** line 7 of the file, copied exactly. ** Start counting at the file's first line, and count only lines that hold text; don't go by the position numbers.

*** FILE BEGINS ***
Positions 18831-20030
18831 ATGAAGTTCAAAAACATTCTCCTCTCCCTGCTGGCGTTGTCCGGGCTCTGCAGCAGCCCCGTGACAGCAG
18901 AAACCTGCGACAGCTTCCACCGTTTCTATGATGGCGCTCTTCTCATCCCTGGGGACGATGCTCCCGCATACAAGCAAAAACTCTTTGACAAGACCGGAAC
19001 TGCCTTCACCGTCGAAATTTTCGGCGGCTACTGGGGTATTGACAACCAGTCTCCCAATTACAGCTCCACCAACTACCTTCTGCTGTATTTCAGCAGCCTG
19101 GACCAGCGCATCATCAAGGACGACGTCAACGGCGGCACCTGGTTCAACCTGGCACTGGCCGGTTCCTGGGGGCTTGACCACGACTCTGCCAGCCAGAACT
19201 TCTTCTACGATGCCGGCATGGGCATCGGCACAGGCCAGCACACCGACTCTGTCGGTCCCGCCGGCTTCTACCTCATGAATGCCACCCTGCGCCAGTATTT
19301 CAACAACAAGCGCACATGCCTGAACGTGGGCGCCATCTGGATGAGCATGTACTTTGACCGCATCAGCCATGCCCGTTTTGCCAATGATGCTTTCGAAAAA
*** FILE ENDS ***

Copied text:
19301 CAACAACAAGCGCACATGCCTGAACGTGGGCGCCATCTGGATGAGCATGTACTTTGACCGCATCAGCCATGCCCGTTTTGCCAATGATGCTTTCGAAAAA